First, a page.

Can you help me with the following grammar question (from Allen and Greenough):
(1) Obiere dum calcianyur matutino duo Caesares. (492).
Question: what is “obiere”? is it related to “obire”?
(2) Petimus a vobis, iudices, si qua divina in tantis ingeniis commendation debet esse, … (515)
Question: what is the meaning of “qua”?
(3) … vos mandasse memento. (516 d)
Question: it seems to me that this is an imperative clause, but the book seems to treat it as a question.
here are my answers:
(1) In “obiēre dum calciantur mātūtīnō duo Caesarēs (Pliny, Naturalis Historia, 7.181) the verb “obiēre” is a contracted form of “obierunt” which is the 3rd person plural,perfect indicative active of ŏbĕo, īvi or ĭi, obitum, obire meaning “to die”.
(2)in “Petimus a vobis, iudices, si qua ....divina in tantis ingeniis commendatio debet esse, …” (Cicero, Pro Archia, 31) the meaning of “qua” is “some”/”any”, i.e. ” we ask you, judges, if in such ingenious persons there must be some divine recommendation...”.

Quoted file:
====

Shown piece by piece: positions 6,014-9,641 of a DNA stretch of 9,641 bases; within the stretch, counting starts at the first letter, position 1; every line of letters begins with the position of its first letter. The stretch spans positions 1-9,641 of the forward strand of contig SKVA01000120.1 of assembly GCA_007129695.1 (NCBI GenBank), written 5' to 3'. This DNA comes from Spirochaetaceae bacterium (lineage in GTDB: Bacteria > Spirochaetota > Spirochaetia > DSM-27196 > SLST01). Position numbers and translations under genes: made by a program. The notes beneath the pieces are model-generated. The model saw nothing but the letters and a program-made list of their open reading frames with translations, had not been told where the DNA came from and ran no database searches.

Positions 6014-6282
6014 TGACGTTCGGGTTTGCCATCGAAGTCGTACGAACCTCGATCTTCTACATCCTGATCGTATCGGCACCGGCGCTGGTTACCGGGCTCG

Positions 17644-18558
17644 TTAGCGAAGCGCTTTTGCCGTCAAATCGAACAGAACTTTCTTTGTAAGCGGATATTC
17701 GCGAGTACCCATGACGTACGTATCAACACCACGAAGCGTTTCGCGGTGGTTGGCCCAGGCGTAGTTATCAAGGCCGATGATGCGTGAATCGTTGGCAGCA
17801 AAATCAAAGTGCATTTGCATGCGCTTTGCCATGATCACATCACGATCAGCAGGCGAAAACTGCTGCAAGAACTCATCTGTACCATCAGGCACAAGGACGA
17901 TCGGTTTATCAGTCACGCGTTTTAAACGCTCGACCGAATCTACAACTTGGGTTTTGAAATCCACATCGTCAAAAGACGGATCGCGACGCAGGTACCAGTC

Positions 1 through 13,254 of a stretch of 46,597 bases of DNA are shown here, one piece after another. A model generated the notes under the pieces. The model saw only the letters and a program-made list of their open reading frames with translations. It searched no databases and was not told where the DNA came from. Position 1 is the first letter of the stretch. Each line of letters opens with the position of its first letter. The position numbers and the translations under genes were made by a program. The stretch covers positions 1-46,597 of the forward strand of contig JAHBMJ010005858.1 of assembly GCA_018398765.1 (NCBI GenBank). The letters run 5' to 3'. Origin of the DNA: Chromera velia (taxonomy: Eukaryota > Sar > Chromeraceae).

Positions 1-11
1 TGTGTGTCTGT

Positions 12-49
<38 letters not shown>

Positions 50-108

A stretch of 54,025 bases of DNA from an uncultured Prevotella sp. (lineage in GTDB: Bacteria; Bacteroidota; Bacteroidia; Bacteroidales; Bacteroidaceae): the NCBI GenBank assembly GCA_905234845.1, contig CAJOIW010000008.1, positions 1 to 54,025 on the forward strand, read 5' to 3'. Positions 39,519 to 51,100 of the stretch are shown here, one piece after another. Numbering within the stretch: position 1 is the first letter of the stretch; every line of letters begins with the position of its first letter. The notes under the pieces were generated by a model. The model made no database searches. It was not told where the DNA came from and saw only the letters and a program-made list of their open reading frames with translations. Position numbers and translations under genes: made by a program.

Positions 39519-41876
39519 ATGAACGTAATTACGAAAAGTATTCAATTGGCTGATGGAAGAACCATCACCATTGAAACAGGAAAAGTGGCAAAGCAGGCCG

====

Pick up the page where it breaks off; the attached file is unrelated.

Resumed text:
Please note that “qua” stands for “aliqua”, nominative feminine singular of the adjective alĭqui, aliqua, aliquod, agreed with the feminine noun “commendatio”, because this adjective, when preceded by SI, NISI, NE, NUM, NONNE, AUT, SEU, QUO, QUANDO, drops the first part “ali”.
(3) In “hoc, si me praeceperit fatum, vos mandasse mementote”- which is the exact quotation from Curtius Rufus, Historiae Alexandri Magni, book 9, chapter 6,section 26 and means: “Remember that I ordered you this”- the imperative “mementote” (2nd.person plural, imperative of “memini”) is either an imperative clause or the apodosis of a “If clause” whose protasis is “si me praeceperit fatum” (=if fate will anticipate me), as you can see at: http://www.perseus.tufts.edu/hopper/text?doc=Perseus%3Atext%3A2008.01.0536%3Aboo
As for "Do you remember.." we read in Allen and Greenough,516 d,it is not correct, as "mementote" is an imperative, not an interrogative clause.
Hope this helps you.